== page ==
We'll use the following PHP code to demonstrate how session stickiness works.

/var/www/session.php

header('Content-Type: text/plain');
session_start();
if(!isset($_SESSION['visit']))
{
        echo "This is the first time you're visiting this server";
        $_SESSION['visit'] = 0;
}
else
        echo "Your number of visits: ".$_SESSION['visit'];

$_SESSION['visit']++;

echo "\nServer IP: ".$_SERVER['SERVER_ADDR'];
echo "\nClient IP: ".$_SERVER['REMOTE_ADDR'];
echo "\nX-Forwarded-for: ".$_SERVER['HTTP_X_FORWARDED_FOR']."\n";
print_r($_COOKIE);
?>

This code creates a PHP sesssion and displays the number of page views in a single session.

Cookie insert method


In this method, all responses from HAProxy to the client will contain a Set-Cookie: header with the name of a backend server as its cookie value. So going forward the client (web browser) will include this cookie with all its requests and HAProxy will forward the request to the right backend server based on the cookie value.

For this method, you will need to add the cookie directive and modify the server directives under listen

   cookie SRVNAME insert
   server lamp1 172.22.10.101:80 cookie S1 check
   server lamp2 172.22.10.102:80 cookie S2 check

This causes HAProxy to add a Set-Cookie: header with a cookie named SRVNAME having its value as S1 or S2 based on which backend answered the request. Once this is added restart the service:

service haproxy restart

and use curl to check how this works.

> curl -i http://192.168.1.1/session.php
HTTP/1.1 200 OK
Date: Tue, 24 Sep 2013 13:11:22 GMT
Server: Apache/2.2.22 (Ubuntu)
X-Powered-By: PHP/5.3.10-1ubuntu3.8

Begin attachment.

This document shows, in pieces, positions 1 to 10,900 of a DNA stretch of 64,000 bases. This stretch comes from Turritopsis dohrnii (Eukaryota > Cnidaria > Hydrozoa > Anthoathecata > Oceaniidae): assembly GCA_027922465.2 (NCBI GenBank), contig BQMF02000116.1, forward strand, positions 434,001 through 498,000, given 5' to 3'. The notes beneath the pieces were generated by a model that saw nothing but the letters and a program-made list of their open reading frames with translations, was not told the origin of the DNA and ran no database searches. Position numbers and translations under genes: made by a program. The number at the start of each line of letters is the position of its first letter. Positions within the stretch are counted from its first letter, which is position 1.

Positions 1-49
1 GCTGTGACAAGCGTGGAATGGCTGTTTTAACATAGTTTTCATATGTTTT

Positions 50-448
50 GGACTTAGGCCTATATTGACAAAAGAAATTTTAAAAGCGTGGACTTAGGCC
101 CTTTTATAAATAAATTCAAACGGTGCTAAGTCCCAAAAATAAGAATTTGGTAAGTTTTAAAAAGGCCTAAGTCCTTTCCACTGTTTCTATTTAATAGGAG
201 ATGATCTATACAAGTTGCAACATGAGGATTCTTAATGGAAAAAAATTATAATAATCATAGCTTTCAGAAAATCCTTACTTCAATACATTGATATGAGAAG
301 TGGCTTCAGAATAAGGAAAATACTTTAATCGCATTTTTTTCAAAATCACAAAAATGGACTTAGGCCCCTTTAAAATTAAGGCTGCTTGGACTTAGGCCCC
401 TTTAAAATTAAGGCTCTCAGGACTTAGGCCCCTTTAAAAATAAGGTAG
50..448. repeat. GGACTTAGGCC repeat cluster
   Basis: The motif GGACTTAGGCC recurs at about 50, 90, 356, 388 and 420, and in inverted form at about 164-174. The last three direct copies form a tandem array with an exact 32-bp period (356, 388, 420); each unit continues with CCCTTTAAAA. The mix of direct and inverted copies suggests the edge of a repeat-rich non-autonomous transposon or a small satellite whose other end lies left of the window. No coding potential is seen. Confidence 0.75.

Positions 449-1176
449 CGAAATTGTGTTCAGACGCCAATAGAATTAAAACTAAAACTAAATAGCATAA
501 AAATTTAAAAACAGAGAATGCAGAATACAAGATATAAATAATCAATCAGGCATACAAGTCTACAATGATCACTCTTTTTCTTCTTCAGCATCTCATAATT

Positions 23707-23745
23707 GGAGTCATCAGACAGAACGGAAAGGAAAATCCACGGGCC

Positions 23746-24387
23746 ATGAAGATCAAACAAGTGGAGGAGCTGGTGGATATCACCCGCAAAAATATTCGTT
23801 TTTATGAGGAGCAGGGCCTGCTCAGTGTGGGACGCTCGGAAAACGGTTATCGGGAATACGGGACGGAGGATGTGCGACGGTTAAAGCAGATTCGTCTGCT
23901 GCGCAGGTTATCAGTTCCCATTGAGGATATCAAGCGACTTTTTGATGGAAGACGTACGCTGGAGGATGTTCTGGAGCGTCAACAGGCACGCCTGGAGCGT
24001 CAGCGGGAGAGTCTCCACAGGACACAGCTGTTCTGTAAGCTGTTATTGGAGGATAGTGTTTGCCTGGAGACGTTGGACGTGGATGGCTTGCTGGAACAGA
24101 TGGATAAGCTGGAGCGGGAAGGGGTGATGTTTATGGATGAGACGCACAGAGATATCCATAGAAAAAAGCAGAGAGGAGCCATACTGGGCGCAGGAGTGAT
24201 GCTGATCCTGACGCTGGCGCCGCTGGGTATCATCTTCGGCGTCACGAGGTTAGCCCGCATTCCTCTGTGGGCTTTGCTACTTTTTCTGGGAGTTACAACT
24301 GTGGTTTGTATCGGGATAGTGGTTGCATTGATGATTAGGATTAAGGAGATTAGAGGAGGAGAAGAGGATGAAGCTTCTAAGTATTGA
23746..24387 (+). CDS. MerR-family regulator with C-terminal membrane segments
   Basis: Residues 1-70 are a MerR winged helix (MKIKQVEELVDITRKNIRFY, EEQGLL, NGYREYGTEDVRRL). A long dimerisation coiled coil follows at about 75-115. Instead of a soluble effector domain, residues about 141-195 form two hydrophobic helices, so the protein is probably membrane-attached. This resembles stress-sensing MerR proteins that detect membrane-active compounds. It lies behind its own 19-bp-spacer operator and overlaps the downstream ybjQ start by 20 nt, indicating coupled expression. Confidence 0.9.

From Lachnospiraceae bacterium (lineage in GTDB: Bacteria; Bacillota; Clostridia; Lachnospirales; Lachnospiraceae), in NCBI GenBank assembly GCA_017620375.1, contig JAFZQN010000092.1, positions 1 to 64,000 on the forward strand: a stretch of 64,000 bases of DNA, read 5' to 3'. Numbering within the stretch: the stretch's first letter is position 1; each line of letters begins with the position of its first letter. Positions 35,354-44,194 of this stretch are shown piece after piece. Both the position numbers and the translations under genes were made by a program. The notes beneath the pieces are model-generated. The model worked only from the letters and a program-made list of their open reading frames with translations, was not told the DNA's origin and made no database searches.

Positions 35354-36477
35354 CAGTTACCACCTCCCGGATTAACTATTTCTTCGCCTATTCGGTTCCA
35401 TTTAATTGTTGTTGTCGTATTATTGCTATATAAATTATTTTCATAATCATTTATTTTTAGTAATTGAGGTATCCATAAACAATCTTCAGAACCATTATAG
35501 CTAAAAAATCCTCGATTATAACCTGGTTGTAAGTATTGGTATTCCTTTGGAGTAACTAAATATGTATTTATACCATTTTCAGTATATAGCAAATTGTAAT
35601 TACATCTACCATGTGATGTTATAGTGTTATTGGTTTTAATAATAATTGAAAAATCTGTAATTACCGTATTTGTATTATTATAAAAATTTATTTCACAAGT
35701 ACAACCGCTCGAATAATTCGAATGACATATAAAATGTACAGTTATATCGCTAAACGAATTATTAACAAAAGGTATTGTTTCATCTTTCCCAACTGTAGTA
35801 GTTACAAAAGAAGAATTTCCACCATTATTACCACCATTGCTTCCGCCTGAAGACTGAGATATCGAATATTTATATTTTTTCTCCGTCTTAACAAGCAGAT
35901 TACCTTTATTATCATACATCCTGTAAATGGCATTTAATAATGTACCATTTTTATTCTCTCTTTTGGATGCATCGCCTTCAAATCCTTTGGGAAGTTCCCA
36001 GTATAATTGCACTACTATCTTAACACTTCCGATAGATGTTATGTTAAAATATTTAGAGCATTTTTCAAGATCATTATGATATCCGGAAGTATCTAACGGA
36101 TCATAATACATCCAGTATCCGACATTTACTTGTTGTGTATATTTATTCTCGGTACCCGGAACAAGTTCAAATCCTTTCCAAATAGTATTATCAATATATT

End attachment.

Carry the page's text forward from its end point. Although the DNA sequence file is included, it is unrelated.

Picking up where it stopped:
Set-Cookie: PHPSESSID=l9haakejnvnat7jtju64hmuab5; path=/
Expires: Thu, 19 Nov 1981 08:52:00 GMT
Cache-Control: no-store, no-cache, must-revalidate, post-check=0, pre-check=0
Pragma: no-cache
Vary: Accept-Encoding
Content-Length: 143
Connection: close
Content-Type: text/plain
Set-Cookie: SRVNAME=S1; path=/

This is the first time you're visiting this server
Server IP: 172.22.10.101
Client IP: 172.22.10.100
X-Forwarded-for: 117.213.X.X
Array
(
)

This is the first request we made and it was answered by LAMP1 as we can see from Set-Cookie: SRVNAME=S1; path=/. Now, to emulate what a web browser would do for the next request, we add these cookies to the request using the --cookie parameter of curl.

> curl -i http://192.168.1.1/session.php --cookie "PHPSESSID=l9haakejnvnat7jtju64hmuab5;SRVNAME=S1;"
HTTP/1.1 200 OK
Date: Tue, 24 Sep 2013 13:11:45 GMT
Server: Apache/2.2.22 (Ubuntu)
X-Powered-By: PHP/5.3.10-1ubuntu3.8
Expires: Thu, 19 Nov 1981 08:52:00 GMT
Cache-Control: no-store, no-cache, must-revalidate, post-check=0, pre-check=0
Pragma: no-cache
Vary: Accept-Encoding
Content-Length: 183
Connection: close
Content-Type: text/plain

Your number of visits: 1
Server IP: 172.22.10.101
Client IP: 172.22.10.100
X-Forwarded-for: 117.213.87.127